If there is one thing that is incredibly heartwarming for me, it is the flowering successes of Patti Smith. Her passions for Blake (as well as so many other things – from the French Symbolists to the Beats via Robert Mapplethorpe) is well known, enduring and, on a personal level, extremely touching.
One thing that is particularly marvellous about her career is that it seems to have enjoyed a millennial resurgence. Smith, in my opinion, joins those ranks of women such as Louise Bourgeouis and Georgia O’Keefe who just get better as they get older, and it’s a damn fine sign that she is not being brushed out of sight in her sixties – if anything, is becoming more prolific and more admired. In 1999, a bitchy and thoroughly mean-spirited biography by Victor Bockris and Roberta Bayley was published which largely wrote her off as another has-been: the next decade proved them both completely wrong.
Very briefly, her list of accomplishments in the new decade has included various collections of her lyrics (such as Patti Smith Complete, which came out a year after the Bockris/Bayley hatchet job, followed up in 2006 by Complete: Lyrics, Reflections and Notes for the Future), some fine editions of her favourite poets, including a selection of Blake’s published by Vintage in 2007, a book of her 2008 exhibition of photography, Land 250, a much-awaited autobiography of her time with Mapplethorpe, Just Kids, recently published by Bloomsbury and which I haven’t had chance to read yet, and – last but by no means least for this blog – the 2006 collection of original poetry, Auguries of Innocence.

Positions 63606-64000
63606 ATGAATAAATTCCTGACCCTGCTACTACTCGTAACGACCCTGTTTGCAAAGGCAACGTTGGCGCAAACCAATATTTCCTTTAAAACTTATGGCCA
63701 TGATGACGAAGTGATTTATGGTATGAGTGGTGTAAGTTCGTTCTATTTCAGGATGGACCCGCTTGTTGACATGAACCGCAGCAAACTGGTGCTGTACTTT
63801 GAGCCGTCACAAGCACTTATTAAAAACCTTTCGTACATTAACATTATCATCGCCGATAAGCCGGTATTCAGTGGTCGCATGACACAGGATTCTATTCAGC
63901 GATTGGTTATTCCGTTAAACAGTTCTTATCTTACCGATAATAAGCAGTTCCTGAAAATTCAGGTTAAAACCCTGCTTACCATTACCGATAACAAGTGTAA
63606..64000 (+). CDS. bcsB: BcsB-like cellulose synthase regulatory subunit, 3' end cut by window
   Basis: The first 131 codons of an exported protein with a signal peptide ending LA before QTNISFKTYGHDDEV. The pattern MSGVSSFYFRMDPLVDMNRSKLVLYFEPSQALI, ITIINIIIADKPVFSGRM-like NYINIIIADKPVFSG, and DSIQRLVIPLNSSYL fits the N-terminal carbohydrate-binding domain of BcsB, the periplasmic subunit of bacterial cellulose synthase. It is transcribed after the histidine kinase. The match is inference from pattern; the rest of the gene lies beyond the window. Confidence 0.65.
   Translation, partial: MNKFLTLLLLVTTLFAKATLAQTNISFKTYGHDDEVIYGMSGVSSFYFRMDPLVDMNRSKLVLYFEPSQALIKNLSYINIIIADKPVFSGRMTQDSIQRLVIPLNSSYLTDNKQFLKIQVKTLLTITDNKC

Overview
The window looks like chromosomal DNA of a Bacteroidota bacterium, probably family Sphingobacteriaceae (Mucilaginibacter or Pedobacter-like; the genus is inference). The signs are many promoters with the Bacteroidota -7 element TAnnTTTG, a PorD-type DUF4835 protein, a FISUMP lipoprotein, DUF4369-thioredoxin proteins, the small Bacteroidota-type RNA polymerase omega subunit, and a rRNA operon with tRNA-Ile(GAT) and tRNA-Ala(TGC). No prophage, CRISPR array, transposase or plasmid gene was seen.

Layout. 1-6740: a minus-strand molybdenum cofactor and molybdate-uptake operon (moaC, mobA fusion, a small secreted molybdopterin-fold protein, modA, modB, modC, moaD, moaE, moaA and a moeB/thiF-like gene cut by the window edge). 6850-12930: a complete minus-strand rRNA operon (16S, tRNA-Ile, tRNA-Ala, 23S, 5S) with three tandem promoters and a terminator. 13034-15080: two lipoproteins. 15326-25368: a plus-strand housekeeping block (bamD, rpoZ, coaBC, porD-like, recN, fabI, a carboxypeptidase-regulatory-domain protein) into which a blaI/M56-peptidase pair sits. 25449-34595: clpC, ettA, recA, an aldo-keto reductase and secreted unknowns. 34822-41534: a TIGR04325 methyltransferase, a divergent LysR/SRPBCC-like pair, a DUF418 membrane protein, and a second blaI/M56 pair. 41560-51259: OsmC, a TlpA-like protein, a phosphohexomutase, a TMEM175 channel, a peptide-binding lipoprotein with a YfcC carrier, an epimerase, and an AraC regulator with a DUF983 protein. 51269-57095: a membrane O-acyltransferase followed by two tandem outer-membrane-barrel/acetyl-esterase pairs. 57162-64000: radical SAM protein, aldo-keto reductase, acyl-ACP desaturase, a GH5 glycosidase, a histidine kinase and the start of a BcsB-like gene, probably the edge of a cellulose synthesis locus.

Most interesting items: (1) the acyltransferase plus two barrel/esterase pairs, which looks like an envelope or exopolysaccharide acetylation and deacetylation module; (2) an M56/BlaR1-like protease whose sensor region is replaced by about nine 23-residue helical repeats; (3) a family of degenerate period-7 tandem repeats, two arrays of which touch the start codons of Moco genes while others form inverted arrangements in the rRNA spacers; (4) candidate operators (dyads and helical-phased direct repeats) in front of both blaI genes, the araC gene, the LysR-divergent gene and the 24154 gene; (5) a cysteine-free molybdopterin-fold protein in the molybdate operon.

In some ways, though the Bockris/Bayley biography annoyed me immensely, it came at a time when Smith probably was something of a fading shadow. I’m sure I’m not the only young man to have half-fallen in love with the Mapplethorpe portrait of her on Horses – one of the very icons of cool itself, beautiful in all its androgynous perfection – but by the end of the 1990s I must be honest that she had drifted far away from the centres of my perception. In the past ten years, however, something of her true value has been appreciated by writers and film-makers, such as Stephen Sebring, whose 2008 film Dream of Life has attracted critical acclaim recently.
Smith’s influences cannot, and should not, be reduced to Blake – but her tousles and invocations of the Romantic should also never be forgotten. Her recent performance at Union Chapel, London, included a rendition of “My Blakean Year”, from the 2004 album Trampin’:
Brace yourself for bitter flack
For a life sublime
A labyrinth of riches
Never shall unwind
The threads that bind the pilgrim’s sack
Are stitched into the Blakean back
So throw off your stupid cloak
Embrace all that you fear
For joy will conquer all despair
In my Blakean year
You can read the lyrics in their entirety on her site, pattismith.net, but I shall end here with one of my favourite quotations from her, taken from a 2000 interview for Tate Magazine:
William Burroughs and I used to talk about this [the influence of Blake]. Burroughs was fond of Blake, and it was just so simple to him. He said that Blake just saw what others did not – and that it seemed like a good answer. I mean, Blake was so generous with his angels that even we can look at them now.